It is not the purpose of this statement to identify all of the specific provisions that are either well or poorly adapted to the specific purposes of patent reform nor to propose detailed changes to improve workability or effectiveness. There are many individual provisions which will require major changes in the practice and which will draw heavy fire from the patent law profession; my view is that we patent attorneys can effectively adapt to most of them. In this category are discovery practice, universal prior art, public appeals, prohibitions against broadening of claims by reissue, more stringent disclaimer requirements, and others. The bill also contains uncontroversial changes which are clearly desirable, such as assignee filing, easing of technical requirements concerning joinder of inventors, measurement of the patent term from the application filing date, and pre-issuance damages for infringement based on a finding of allowability. Two sections, however, are both unwise and unworkable, in my opinion. These are Section 112 on disclosure requirements and Section 263 on the rights of employee inventors.
Under the present statute, Section 112 sets forth the basic requirements for the disclosure to be made in the patent specification. The first requirement is that of making an enabling disclosure, i.e., a disclosure which is sufficiently complete to enable those skilled in the art to make and use the invention. Secondly, the present Section 112 requires that the disclosure include a description of the best mode known by the inventor of making and using the invention. Over the years there has developed a large body of judicial precedent to assist in interpreting the detailed scope of these requirements.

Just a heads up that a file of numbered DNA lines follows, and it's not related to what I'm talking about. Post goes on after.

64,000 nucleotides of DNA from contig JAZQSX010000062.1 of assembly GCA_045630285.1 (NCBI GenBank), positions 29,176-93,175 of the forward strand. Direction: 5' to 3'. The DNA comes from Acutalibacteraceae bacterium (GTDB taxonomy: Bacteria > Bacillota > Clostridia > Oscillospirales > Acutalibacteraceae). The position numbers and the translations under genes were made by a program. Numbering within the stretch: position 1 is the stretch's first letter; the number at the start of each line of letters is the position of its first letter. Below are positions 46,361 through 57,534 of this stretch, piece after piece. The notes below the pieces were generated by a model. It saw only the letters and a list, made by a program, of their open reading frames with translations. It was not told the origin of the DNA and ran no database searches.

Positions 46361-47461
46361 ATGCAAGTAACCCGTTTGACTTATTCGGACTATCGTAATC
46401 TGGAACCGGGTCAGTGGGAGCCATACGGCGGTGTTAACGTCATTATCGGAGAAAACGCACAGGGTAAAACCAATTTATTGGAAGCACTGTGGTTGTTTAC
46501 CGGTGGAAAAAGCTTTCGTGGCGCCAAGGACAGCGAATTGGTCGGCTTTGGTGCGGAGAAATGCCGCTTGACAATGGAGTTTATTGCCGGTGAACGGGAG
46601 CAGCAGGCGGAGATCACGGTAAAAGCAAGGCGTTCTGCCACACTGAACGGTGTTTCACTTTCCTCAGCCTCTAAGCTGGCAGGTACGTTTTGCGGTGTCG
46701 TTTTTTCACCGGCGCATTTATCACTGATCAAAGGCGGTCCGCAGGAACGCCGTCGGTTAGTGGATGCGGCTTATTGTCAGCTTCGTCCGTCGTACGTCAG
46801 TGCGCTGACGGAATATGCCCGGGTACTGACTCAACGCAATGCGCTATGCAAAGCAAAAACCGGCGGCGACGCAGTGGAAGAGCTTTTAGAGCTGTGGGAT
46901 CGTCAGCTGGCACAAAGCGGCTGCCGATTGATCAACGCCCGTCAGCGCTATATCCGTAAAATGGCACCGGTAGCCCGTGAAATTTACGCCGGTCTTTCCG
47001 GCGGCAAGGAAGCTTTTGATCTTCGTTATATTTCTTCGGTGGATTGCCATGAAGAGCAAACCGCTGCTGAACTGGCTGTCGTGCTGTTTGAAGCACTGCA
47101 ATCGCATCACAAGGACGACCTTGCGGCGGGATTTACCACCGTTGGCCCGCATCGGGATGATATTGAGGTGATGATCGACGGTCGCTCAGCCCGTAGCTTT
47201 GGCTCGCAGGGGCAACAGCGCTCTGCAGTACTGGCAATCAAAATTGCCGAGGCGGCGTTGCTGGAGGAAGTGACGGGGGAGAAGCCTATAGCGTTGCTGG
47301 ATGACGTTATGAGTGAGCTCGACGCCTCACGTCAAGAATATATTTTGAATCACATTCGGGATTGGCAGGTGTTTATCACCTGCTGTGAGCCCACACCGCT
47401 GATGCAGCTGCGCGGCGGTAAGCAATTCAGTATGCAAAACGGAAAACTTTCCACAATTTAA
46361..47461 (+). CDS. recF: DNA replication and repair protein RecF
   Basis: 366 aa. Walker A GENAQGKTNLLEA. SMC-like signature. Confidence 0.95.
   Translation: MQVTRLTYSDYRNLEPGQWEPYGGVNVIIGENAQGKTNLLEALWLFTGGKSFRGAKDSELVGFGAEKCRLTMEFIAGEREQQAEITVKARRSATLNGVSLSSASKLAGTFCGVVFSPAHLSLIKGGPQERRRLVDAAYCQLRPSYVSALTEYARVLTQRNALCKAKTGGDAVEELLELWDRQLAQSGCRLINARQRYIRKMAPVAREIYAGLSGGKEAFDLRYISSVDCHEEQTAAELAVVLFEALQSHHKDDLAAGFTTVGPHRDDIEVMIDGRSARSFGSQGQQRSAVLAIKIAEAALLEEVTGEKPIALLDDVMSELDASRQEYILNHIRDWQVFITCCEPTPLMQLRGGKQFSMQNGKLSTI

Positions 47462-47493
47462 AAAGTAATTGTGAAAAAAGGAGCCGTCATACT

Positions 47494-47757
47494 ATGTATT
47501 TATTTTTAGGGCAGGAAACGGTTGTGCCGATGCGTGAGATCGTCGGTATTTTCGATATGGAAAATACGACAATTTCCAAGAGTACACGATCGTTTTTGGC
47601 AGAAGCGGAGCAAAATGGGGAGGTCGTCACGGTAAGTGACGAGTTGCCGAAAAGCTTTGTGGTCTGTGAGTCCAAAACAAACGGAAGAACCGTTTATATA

Section 112 of the draft bill carries forward these requirements but also expands greatly upon them in several respects. The proposed Section 112 requires a listing of specific invention dates for each claim, including reduction to practice dates. It requires a description of all know-how required to use or commercially exploit the invention. It requires a specific definition of the range of equivalents to which any element of the claim shall be entitled to extend. These new requirements are obviously onerous, and in many instances are even impossible of fulfillment as a practical matter. For example, it may seem simple in principle to ascertain an invention date or a date of reduction to practice, but a little library work will readily show that what constitutes an invention date and the rules for determining the same are complex and involved and not without conflict of authorities. One of the rules, for example, is that no conception or reduction to practice can be established without corroborating evidence by some one other than the inventor. Indeed, the determination of invention date in contested cases requires long and involved interference proceedings. Accordingly, any requirement to specify invention dates in the specification is obviously totally unrealistic and unworkable.